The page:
I turned off the radio, scoffing to myself and more that a little upset. Beside the fact that there are few statistics supporting the claim that "many girls" are waiting till they are engaged to kiss anyone, I found myself - a devout Christian and supporter of much of this radio station's content - angry at these commentators enthusiasm for something I considered absurd. Why was I so mad? Obviously, the route advocated by these commentators was not one I pursued myself, though sex was certainly not on my dating agenda. But I believe that my reaction was more than a case of self-righteous jealousy or indignation. In fact, I understood and even empathized with the commentator's "slippery slope" argument - each new sexual experience satisfies us, but leaves us wanting more. What I found so disturbing the complete lack of an understanding of what it means to be a sexual creature outside of the context of marriage. This is displayed by so many (married) Christian commentators that I've lost count.

In "The Most Important Year of a Woman's Life," the authors note that many people, but especially girls, find it hard to go from saying "no, no, no" with regard to their sexuality to "yes..yes...yes!" as soon as they're married. Although with the best of intentions, and important Biblical principles at hand, too many Christian leaders are, at best, simply unaware of how to articulate an ethic of healthy Christian sexuality out of the marriage context , and at worst, contributing to the sexual dysfunction of that new generation of Christian young people by refusing to develop a thoughtful model to articulate.

In their defense, this is a relatively new problem for many church leaders. For centuries, the American church tradition kept all manner of sexual discussion firmly pent up in private, reflecting their Victorian, and yes, Puritanical heritage. (Puritans were known for having sex with their clothes on in order to prevent immodesty and discourage lust.) Prior to the European Reformation, celibate Catholic priests/theologians hardly had the resources to articulate any vision of healthy sexuality, much less in the lives of today's young and single. (though I do believe that Catholic celibacy to be a viable, healthy sexual option that affords celibate priests resources of time and energy not possessed by married clergy).

It was the traumatic cultural upheavals of the 1960's and 1970's that actually encouraged Christian leaders to begin to speak openly about healthy sexuality. Thought they almost universally criticized the excesses of this era, it was the pressures of a rapidly evolving sexual society that forced many pastors to begin to talk openly about healthy sexuality at home. Today, many churches offer some form of "marriage retreat," a combination weekend-long counseling session and romantic getaway, where couples are encouraged to re-ignite passion in the bedroom as an essential key to a healthy marriage partnership. But when the subject switches to the unmarried (including, I might add, those who are engaged), these same pastors have nothing to say - preaching either implicitly or explicitly a complete "hands-off" (literally) approach to sexuality. This lack of a coherent vision is becoming an increasing problem in churches that regularly have 50-80% of their "twenty-somethings" unmarried. In a society that is maturing (physically) earlier and earlier, and marrying later and later, the Church has no comprehensive approach for dealing with often 15 years of sexual maturity and frustration beyond simplistic quips about lust and self-control.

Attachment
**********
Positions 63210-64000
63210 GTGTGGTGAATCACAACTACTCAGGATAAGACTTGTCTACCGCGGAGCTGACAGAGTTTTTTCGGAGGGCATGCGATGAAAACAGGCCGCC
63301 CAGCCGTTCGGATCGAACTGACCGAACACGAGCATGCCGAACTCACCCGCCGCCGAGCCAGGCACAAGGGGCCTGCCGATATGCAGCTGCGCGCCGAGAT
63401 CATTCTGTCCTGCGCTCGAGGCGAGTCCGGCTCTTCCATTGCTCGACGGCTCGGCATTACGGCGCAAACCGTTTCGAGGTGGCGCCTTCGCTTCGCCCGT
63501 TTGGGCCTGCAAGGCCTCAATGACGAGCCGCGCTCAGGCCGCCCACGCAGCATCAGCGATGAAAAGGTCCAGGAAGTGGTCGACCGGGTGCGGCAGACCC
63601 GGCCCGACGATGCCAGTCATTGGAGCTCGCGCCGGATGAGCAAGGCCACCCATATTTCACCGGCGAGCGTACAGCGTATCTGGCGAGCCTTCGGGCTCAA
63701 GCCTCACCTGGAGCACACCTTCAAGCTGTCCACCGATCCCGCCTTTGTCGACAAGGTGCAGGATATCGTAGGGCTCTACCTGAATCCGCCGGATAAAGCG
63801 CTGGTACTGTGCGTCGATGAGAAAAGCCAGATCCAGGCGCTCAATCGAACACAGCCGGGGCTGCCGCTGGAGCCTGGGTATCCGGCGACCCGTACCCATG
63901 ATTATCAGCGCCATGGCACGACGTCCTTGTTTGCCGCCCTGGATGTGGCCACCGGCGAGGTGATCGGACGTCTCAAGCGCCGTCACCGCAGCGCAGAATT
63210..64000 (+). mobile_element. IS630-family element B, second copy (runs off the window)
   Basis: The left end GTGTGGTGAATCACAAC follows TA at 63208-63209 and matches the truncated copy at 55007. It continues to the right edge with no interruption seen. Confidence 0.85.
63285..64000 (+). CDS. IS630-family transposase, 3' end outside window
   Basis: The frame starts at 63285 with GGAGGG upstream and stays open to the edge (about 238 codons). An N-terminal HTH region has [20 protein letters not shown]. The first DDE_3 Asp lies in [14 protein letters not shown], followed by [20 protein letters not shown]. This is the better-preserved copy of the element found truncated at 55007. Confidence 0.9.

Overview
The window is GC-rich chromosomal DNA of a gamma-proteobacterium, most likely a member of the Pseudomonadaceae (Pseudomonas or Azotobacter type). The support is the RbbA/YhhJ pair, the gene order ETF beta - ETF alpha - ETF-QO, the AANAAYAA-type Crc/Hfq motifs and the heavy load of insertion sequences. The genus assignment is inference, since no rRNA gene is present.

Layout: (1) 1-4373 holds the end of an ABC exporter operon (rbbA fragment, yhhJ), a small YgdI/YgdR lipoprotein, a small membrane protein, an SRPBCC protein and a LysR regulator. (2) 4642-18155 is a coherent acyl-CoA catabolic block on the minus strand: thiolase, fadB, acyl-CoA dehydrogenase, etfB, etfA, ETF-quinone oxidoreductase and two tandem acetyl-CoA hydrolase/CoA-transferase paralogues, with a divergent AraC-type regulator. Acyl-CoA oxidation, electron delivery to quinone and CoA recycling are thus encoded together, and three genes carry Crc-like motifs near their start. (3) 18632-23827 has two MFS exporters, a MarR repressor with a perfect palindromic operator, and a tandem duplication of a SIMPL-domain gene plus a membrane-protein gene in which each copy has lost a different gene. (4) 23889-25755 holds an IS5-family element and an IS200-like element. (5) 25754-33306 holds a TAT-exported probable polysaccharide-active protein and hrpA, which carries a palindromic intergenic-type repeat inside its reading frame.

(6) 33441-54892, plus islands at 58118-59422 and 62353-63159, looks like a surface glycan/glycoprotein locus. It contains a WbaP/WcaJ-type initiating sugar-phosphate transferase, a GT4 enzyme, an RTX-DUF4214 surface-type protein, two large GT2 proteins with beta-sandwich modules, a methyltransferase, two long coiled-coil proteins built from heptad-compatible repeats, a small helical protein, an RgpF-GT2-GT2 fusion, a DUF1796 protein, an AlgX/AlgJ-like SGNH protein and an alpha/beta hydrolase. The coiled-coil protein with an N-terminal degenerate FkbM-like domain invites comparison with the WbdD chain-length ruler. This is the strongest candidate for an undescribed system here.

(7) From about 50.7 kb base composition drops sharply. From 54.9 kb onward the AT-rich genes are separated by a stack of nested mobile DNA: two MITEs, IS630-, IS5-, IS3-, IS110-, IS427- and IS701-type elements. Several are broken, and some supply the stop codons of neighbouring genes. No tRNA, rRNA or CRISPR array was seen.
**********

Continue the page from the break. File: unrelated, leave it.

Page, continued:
What does it mean to be a sexual being in God's eyes, and why does this Bible seem to present a limited number of examples for dealing with these questions? This has more to do with the structure of ancient societies than it does with Biblical insufficiencies. Ancient societies, almost universally, have two things in common: a patriarchal structure and a low life-expectancy. The patriarchal norms means that women usually had little choice of when/who to marry, and girls - especially post-pubescent women - were often kept strictly separated from men. The low life expectancy, combined with a high mortality rate, means that women were married young, and forced quickly into childbearing and child rearing. Many girls might have been physically mature less than three years before they were "safely" married off. Much of this tradition continued right up to the recent past, when women's liberation and sexual revolution (especially the development of simple and effective birth control) finally meant that women and men can now interact together freely in the public sphere, without social pressure, and marriage and childbearing is delayed later and later for the pressures of education and career. Given these recent and dramatic changes, it is perhaps commendable that the Church has come as far as it has. Yet we are still left with a seemingly intractable problem: while previous century's theologians did not need to develop a "Christian single" sexual ethic because so few Christian singles existed, today's Christian single must wrestle through 10-15 years of sexual maturity, with little in the way of guidance from Church leaders, and virtually no understanding of what it might mean in God's eyes to be a sexual being, mentally and emotionally mature, looking for that special someone, but increasingly, not there yet.
Grace & Peace

Monday, January 17, 2005

a burning bush

or, "thinking about God"

God wakes you up during the night to tell you that he has a very important message for you. He wants to deliver it next Thursday from a burning bush near your house. Assuming that this message is from God and not last night's left-over sushi (never a good idea), you arrive at said bush and, sure enough, God delivers to you a powerful message.

Since God has promised to be there, to what degree is your encounter with the bush an encounter with God, and to what degree is your encounter with God simply an encounter with a bush?

ACHTUNG: This quetion contains epistemological overtones. Passengers should be warned that you may experience epistemological angst if you proceed.